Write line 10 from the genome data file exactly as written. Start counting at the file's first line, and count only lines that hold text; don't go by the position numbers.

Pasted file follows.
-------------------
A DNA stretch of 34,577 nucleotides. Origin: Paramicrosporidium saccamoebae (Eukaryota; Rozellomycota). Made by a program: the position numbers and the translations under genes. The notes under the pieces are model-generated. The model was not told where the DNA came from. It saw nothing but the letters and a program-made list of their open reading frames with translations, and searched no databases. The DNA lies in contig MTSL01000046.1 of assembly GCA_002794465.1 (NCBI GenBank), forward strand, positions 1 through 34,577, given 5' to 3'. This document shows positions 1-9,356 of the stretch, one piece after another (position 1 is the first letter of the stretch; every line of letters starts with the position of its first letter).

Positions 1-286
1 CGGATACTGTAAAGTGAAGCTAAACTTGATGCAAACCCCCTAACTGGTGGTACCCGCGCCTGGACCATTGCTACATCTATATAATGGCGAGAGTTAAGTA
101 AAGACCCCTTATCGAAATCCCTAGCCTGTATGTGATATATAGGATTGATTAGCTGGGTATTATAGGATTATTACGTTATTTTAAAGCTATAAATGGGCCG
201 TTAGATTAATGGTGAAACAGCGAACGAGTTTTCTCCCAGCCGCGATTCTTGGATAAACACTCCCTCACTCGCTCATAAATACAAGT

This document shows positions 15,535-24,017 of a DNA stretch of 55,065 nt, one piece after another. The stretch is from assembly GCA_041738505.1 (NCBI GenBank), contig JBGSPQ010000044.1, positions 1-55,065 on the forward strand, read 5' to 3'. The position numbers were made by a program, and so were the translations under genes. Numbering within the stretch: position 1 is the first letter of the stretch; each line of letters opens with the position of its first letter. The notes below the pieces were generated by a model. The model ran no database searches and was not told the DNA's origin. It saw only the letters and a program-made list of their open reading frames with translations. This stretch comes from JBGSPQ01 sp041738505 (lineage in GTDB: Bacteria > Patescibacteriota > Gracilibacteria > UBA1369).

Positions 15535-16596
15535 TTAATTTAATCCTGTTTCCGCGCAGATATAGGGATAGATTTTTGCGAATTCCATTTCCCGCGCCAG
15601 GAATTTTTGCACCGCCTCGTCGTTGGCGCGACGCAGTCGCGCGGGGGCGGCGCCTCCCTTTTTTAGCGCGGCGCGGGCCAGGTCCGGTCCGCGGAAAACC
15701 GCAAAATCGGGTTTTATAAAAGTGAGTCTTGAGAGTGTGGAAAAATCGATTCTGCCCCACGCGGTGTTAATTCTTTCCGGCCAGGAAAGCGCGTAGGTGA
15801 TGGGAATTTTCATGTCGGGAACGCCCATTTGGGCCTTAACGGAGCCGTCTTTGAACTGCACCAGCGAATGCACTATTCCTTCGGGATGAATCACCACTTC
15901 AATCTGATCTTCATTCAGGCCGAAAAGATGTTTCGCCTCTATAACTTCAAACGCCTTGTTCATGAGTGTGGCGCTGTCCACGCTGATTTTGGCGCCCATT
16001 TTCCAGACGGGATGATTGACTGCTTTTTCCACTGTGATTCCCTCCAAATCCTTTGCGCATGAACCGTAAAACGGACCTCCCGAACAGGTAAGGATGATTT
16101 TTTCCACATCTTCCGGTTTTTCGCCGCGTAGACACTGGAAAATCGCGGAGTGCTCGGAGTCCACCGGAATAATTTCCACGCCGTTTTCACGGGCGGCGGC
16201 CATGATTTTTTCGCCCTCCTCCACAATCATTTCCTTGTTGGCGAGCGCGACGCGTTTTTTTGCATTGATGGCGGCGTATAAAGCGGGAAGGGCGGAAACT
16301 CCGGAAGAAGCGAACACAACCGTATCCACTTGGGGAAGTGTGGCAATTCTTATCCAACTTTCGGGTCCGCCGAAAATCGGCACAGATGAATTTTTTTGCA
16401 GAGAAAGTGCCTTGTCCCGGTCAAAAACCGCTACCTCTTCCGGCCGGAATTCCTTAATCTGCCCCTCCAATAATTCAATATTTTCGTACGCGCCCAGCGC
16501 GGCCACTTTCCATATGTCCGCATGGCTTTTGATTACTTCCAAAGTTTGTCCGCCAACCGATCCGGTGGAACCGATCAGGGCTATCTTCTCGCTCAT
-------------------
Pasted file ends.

15701 GCAAAATCGGGTTTTATAAAAGTGAGTCTTGAGAGTGTGGAAAAATCGATTCTGCCCCACGCGGTGTTAATTCTTTCCGGCCAGGAAAGCGCGTAGGTGA